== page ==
Loosely cover and allow to rise for 30 minutes to 1 hour, or until puffy. Bake at 350°F for 25 minutes, or until golden brown.
Combine 3 tablespoons heavy cream with 1 cup powdered sugar the drizzle all over the warm rolls. Serve!
Note: You could even use the same technique for the cinnamon rolls above, but with a savory filling of cream cheese, bacon, and green onions.
After the dough has doubled in size for the first rise, turn it out onto a lightly floured work surface. Shape into an 8-inch log and place into a lightly greased 8 1/2 x 4 ½-inch loaf pan. Cover loosely with lightly greased plastic wrap, and allow the bread to rise for about 1 hour, until it’s domed about 1 inch above the edge of the pan.
Bake the bread in a 350°F oven for 30 to 35 minutes, or until it’s light golden brown. Allow to cool completely.
After the dough has doubled in size for the first rise, roll it out into about a 12-inch round on a lightly floured surface. Brush with olive oil before adding your sauce, cheese, and desired toppings. Bake on a preheated pizza stone, or on a flat baking tray, at 450°F for about 10 minutes, or until golden and bubbling.
Spray a 9 by 13-inch baking pan with nonstick cooking spray. After the dough has risen for the first time, punch down. Divide the dough into 15 equal pieces. Shape each piece into a tight ball and place in the prepared pan. Brush with 1 tablespoon melted butter and sprinkle with flaky sea salt. Lightly cover and let rise until puffy and doubled in size, about 30 minutes.
Bake in a 375°F oven for 20 minutes, or until golden brown. Brush with more melted butter, if desired. Serve warm. If you’d like to make beautifully shaped rolls, check out my post on 5 Ways to Shape Bread Rolls.
Note: I love to throw in shredded cheese, garlic, or herbs to the dough for extra flavor.
Make Ahead Options
Refrigerate the dough after kneading in a container wrapped in plastic wrap or in a ziptop bag. Leave room for the dough to rise (it will still happen even in the colder environment).
In this case, the overnight refrigeration is the first rise so once you’re ready to proceed with the recipe remove the dough from the fridge, punch it down, and allow it to rest and warm to room temperature before shaping, about 30 minutes. The final rise after shaping may be longer because the dough is still cool.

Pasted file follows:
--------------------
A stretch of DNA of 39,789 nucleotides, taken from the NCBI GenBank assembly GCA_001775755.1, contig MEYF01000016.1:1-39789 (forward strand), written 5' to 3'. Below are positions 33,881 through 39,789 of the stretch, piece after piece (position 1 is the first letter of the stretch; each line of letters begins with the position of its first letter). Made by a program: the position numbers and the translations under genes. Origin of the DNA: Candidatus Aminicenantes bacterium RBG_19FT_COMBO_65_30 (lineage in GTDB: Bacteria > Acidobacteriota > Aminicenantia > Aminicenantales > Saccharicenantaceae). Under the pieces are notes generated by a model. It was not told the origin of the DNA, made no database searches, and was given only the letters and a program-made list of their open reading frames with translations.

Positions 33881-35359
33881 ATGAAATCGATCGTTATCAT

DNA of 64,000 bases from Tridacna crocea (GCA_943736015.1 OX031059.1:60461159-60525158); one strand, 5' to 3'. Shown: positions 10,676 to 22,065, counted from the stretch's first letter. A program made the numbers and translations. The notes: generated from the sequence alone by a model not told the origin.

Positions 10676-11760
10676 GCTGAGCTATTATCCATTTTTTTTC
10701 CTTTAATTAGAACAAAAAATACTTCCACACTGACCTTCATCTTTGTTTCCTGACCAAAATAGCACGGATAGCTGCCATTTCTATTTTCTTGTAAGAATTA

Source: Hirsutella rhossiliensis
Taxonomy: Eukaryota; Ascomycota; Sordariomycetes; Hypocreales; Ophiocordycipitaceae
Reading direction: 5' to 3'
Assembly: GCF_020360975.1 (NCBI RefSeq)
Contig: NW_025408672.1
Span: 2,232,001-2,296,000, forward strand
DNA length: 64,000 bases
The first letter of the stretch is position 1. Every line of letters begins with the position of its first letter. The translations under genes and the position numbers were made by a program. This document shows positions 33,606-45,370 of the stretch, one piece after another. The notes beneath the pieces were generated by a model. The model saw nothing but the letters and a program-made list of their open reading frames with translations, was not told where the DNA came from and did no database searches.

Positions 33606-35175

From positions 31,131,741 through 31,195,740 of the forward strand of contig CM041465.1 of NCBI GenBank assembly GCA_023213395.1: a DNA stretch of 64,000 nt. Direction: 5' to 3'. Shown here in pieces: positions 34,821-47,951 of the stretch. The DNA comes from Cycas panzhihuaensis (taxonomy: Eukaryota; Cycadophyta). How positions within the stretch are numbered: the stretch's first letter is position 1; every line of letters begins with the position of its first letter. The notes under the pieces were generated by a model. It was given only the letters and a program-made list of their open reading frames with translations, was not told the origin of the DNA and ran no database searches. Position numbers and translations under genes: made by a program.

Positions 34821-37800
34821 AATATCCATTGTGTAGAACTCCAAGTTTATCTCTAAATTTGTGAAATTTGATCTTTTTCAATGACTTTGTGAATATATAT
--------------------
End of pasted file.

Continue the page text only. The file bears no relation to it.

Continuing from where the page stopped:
Refrigerate the dough after it has risen for the first time and been shaped. Cover the loaves or rolls tightly with plastic wrap and refrigerate for up to 24 hours. Loosen the plastic wrap and let rise at room temperature until an indentation made with your finger into the dough remains. Proceed with the recipe.
Option 1 (Unbaked)
Wrap and freeze the dough after it has risen for the first time for up to 2 months.
Loosen the plastic wrap and defrost at room temperature before shaping.
Option 2 (Parbake)
Bake for half the specified baking time, or until the bread begins to hold its own shape. Remove from the oven, cool completely, then wrap well in plastic wrap and tin foil. Refrigerate overnight or store in the freezer for up to 1 month. Bring to room temperature then bake for the remaining time from the recipe in the oven (label the time and temperature on the bread before storing). Feel free to wrap and freeze bread rolls individually to bake off as many as needed.
Option 3 (Already baked)
Completely baked and cooled whole loaves or rolls can be frozen in airtight containers for up to 3 months. Defrost at room temperature, then refresh in a 350°F oven for 5 to 10 minutes.
- 1 cup lukewarm milk
- 1/3 cup lukewarm water
- 1 package (2 1/4 teaspoons) RED STAR Platinum yeast
- 1 large egg, beaten
- 2 teaspoons granulated sugar OR honey
- 3 3/4 cups (476 grams) all-purpose flour
- 1 teaspoon fine salt
- In the bowl of a stand mixer fitted with the dough hook, stir together the milk, water, and yeast. Let stand for 5 minutes, or until the yeast is foamy and dissolved. Add in the egg and sugar, stirring to combine.
- Add in half the flour, stirring until absorbed. Add in the salt. With the mixer on low speed, gradually add in the remaining flour until combined. Increase speed to medium low and knead until the dough is smooth and elastic, about 7 minutes.
- Shape the dough into a ball and place inside a greased mixing bowl. Turn to coat. Cover with plastic wrap and allow to rise until doubled in size, about 1 to 1 1/2 hours.
- Punch the dough down. Now the dough is ready to be shaped and used as you wish. If making any rolls or loaves, allow the dough to rise again after being shaped until it’s puffy, about 30 minutes to 1 hour, before baking.
Photos by Constance Higley.